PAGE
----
David Wright (Administrative Data Research Centre Northern Ireland, Queen's University Belfast)

Stephen Donnelly (Department of Employment and Learning)

David Patton (Department of Employment and Learning)

Dermot O'Reilly (Administrative Data Research Centre Northern Ireland, Queen's University Belfast)

Laura Smyth (Department of Employment and Learning)


Sociodemographic characteristics, educational attainment and self-reported health status of farmers in Northern Ireland

This research, led by members of the Department of Agriculture and Rural Development (DARD), will use the Administrative Data Research Network to access linked data from Northern Ireland’s Agricultural Census 2010 and Population Census 2011 to provide a range of social and demographic information on the farming community. The study aims to provide information on the characteristics of farmers in Northern Ireland in order to promote equality and good relations in the administration of grants, subsidies and schemes for the farming community. Of particular interest is self-reported health status and educational attainment of farmers. Models will be developed to investigate associations between these variables and farm business size, farm activity type, land type, remoteness and socio-demographic profiles of farmers.

The findings of this study will be used to inform government policy and will assist in resource targeting and outcome monitoring of both existing and future DARD policies and programmes. Should particular groups or areas be identified in which farmers have poorer health (over and above what would be expected based on demographics and other factors), recommendations will be made to target several current assistance programmes (e.g. Farm Family Health Checks Programme) towards these areas and groups. Similarly, information on the educational attainment, economic status and working hours of farmers will provide evidence of need, establish robust baseline information and aid in targeting and monitoring projects aimed at raising skills, encouraging diversification, business creation and development in the farming community. The scope of the project will be outlined and progress reported.

Project Team:

Patricia McDowell (Department of Agriculture and Rural Development)

Conor McCormack (Department of Agriculture and Rural Development)

David Wright (Administrative Data Research Centre Northern Ireland, Queen's University Belfast)

Paul Caskie (Department of Agriculture and Rural Development)


Using data linkage to obtain accurate population estimates of migrants and their needs for and use of mental health care in Northern Ireland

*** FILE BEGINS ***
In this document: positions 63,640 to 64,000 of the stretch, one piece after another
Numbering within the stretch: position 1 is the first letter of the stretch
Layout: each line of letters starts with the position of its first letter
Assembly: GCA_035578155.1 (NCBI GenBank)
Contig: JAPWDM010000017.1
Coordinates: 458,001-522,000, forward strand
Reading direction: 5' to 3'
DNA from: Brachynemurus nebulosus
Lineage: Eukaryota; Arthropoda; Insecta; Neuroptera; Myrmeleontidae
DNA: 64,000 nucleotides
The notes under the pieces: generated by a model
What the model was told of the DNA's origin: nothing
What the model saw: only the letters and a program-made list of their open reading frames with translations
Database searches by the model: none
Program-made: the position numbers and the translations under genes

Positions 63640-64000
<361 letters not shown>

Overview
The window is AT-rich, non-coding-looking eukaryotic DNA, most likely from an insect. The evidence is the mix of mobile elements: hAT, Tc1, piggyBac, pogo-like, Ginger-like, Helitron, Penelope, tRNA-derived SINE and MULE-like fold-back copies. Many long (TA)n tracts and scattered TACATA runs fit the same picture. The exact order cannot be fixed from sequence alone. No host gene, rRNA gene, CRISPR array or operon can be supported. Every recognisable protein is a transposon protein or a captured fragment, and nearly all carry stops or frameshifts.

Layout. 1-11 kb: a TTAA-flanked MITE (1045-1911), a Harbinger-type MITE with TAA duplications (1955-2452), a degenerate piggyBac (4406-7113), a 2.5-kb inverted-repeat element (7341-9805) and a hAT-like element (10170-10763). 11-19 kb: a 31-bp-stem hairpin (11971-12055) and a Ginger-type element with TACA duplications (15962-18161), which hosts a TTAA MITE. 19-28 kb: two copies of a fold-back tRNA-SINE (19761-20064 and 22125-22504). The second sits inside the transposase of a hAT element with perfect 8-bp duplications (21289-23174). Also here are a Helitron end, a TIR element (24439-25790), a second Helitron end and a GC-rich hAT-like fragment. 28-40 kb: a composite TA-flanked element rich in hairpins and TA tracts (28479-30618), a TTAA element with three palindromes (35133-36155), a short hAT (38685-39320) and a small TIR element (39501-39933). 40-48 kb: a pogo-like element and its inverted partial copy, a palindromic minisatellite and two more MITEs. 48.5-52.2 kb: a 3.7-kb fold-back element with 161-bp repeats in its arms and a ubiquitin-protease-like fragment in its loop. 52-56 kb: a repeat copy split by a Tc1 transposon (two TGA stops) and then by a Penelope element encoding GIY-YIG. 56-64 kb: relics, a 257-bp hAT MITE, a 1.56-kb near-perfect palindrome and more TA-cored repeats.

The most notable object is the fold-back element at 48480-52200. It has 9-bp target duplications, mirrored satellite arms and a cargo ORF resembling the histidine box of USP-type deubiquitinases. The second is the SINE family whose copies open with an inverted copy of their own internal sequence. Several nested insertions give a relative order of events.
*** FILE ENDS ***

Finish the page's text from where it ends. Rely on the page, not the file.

Northern Ireland (NI) has experienced increased levels of migration in recent years, yet it is still difficult to gain an accurate and comprehensive account of the health of migrants. The recent Racial Equality Strategy for NI highlighted a gap in research on migrants despite international research which shows that migrants have typically poorer physical and mental health than the settled population. This study aims to assess the strengths and caveats of different data sources in accurately identifying and quantifying migrants and their characteristics, and to identify migrants’ use and need for mental health care services.

The study uses a cross-sectional design with data linkage drawing on the 2011 NI Census and health service data from the Business Service Organisation. The largest migrant groups (Polish, other eastern European,  Chinese, south Asian, American/Canadian and other) will be compared to the settled majority by linking data on psychotropic medication (antidepressants; hypnotics and anxiolytics; drugs used in psychoses and related disorders) with data on individual migrant and migration factors, socio-economic factors, and neighbourhood characteristics including migrant population density, neighbourhood level of racist hate crimes as well as data on religious population density and sectarian hate crimes related to the specific context of NI. Furthermore, remaining unlinked data will be used to identify the characteristics of those migrants who did not respond to the Census or who did not register with primary care.

Findings will be helpful to understand the quality and accuracy of available datasets in researching migrant populations in NI; to compare the mental health status of the largest migrant groups to that of the majority population; to identify migrants’ access and use of primary mental health care; to inform policy on migrant and ethnic minority equality; and to inform and support the activities of migrant community-based organisations.

Want to know more? Check out this short video and impact case study (pdf).